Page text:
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The envelope budgeting system has been around for decades. The system is relatively simple. Consumers come up with budget categories and create envelopes for each category.
They come up with the amount of money they can spend in each category, and they stuff that amount of cash into the envelope. Then, when they spend money, they take it directly out of that category’s envelope.
This system was designed for people who tend to overspend in certain categories. It holds them accountable and makes it difficult to overspend.
Example of the Envelope Budgeting Process
Joe analyzes his budget and realizes he overspends in certain areas. He sets up categories for these areas. For this example, let’s say those categories are entertainment, groceries, and eating out.
He decides he can spend $300 a month on entertainment, $400 a month on groceries, and $200 a month on eating out.
He takes out three envelopes and writes the category name on each envelope.
Joe gets paid two times a month. For his first paycheck of the month, he puts half of the amount in each envelope. Then, he puts the other half in when he receives his second paycheck.
He decides he’s going to see a movie. He picks up his entertainment envelope and takes out the cash for the movie. That includes all the expenses he incurs during the movie, such as drinks and popcorn. He is not allowed to use a credit card for any items at the theater. It all comes out of his envelope.
Next, he goes to the grocery store. Again, the money he spends must come out of that envelope. He is not allowed to charge anything. He spends $100 at the grocery store, so he has $300 left to spend.
Finally, he wants to go to dinner with friends. He takes his envelope along and pays for his meal out of it.
He continues doing this all month long. It’s getting close to the end of the month, and he decides to meet some friends for dinner. He picks up the corresponding envelope and realizes it only has $2 in it. He can order something off a fast food dollar menu or he can skip a meal out altogether. He’s run out of money for his meals out, so he has no other option.
Benefits of Using the Envelope System
The envelope budgeting system has several advantages. Let’s take a look at the benefits of this system to understand why it’s so popular.
It Builds Discipline
It’s hard to be disciplined with a normal budget. Consumers often talk themselves into charging something outside of their budget. “It’s just a few dollars,” they’ll tell themselves as they pull out their credit cards. Those few dollars add up over the course of the month and can kill a budget.
Those who follow the envelope budgeting system don’t have that option. When their envelope runs out of money, they are out of money. This creates discipline that makes it easier to hit budgeting goals.
The envelope budgeting system is cash-based. Cash is tangible. Consumers hold it in their hands and understand the value of it. This is a far cry from credit cards. It’s hard to forget that credit cards are connected to money, and that makes it easy to overspend.
It’s Easier to Balance
Consumers who use credit and debit cards often don’t realize how much they’re spending. Their budgets are out of balance because of this.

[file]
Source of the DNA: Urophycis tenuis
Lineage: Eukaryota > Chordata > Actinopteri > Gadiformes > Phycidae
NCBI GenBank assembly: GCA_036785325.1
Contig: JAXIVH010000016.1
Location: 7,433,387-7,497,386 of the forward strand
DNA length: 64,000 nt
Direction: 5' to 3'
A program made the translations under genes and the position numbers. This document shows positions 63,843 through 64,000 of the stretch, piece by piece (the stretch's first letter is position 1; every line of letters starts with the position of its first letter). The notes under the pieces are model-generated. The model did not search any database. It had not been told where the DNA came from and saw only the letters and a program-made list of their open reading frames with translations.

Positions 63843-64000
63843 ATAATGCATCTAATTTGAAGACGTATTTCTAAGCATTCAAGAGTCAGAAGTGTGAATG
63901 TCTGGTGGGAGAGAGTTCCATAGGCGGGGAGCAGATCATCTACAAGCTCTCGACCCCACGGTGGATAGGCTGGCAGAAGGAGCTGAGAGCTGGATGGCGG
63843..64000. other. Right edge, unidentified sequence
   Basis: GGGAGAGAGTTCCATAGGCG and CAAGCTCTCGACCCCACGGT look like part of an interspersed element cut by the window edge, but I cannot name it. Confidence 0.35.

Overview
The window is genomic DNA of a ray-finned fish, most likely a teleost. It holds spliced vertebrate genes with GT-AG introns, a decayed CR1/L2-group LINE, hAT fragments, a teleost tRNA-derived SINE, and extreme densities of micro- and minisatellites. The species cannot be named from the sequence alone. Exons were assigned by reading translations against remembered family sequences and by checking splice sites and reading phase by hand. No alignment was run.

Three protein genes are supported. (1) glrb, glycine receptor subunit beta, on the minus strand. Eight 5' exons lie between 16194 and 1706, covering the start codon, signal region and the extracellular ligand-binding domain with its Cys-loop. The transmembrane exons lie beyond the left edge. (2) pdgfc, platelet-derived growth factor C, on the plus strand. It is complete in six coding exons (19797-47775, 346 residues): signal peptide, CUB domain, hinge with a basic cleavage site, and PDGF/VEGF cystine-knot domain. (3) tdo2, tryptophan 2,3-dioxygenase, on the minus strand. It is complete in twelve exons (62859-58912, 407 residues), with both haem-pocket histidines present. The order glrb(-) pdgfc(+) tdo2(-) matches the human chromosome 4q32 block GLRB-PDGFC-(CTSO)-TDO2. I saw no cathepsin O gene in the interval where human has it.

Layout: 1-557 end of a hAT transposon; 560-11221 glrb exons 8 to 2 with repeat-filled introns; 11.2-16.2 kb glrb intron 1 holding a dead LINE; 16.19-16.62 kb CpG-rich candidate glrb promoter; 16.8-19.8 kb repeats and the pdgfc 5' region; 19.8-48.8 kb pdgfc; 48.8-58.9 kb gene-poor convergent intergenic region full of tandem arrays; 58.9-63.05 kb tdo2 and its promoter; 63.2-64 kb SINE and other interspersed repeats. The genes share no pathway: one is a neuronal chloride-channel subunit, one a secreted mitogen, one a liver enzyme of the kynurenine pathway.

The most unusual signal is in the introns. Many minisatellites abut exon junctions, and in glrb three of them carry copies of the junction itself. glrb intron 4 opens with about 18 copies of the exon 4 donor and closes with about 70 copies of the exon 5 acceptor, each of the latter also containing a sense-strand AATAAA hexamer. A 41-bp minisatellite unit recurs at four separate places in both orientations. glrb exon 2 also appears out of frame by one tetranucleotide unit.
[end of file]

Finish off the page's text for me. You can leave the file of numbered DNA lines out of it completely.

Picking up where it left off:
The envelope budgeting system allows consumers to set a balance for all transactions at the beginning of the month using cash. Their budgets stay on point because they’ll either meet their budget cap or spend below it, making it easier to hit budgeting goals.
No More Overdraft Charges
Even people who keep a close eye on their spending can end up with overdraft charges from time to time. That’s the risk of using debit cards.
This budgeting system is cash-based, so it eliminates overdraft charges. That means consumers stop losing money to fees.
Drawbacks of Using the Envelope System
While the system works for a lot of people, that doesn’t mean there aren’t any drawbacks. Here are some of the issues with this system.
It Doesn’t Account for Price Fluctuations
Prices can go up from time to time, and price increases can throw cash budgets out of whack. Imagine having a gas envelope, and the price of gas goes up 50 cents overnight because of a crisis. It happens, and it might mean that consumers run out of gas money before the month is up.
Prices also go up for groceries and other items. Consumers have the option of changing their budgets the following month to accommodate these increases, but they’ll be stuck until the next month rolls around.
It Adds Another Errand to an Already Full List
People tend to be busy, so the idea of going to the bank to withdraw cash might be overwhelming. Just adding one more item to the errand list can be too much for some people to bear.
There’s a Learning Curve
Some purchases aren’t straightforward, so there is a learning curve with this system. Imagine going to the store and buying groceries, household items, and some clothes. The money will come out of different envelopes, so consumers must get used to analyzing their purchases.
Those who like to get credit card rewards won’t love this system. Credit cards don’t offer rewards for using cash.
Alternatives to the Envelope Budgeting System
Those who want to keep a tight budget without using this system have other options. They can keep a spending journal to track all expenses or get an app that tracks spending. Both provide useful visuals that consumers can use to track their money.
Which Option is Best?
Consumers need to find the budgeting tool that works best for them. For some, that tool is the envelope budgeting system. Others prefer writing items down or creating cool posters. Still others like to use credit cards to collect rewards.
It’s important for consumers to find the tool that works best for them and then use it accordingly.
Author: Jeff Gitlen, CEPF®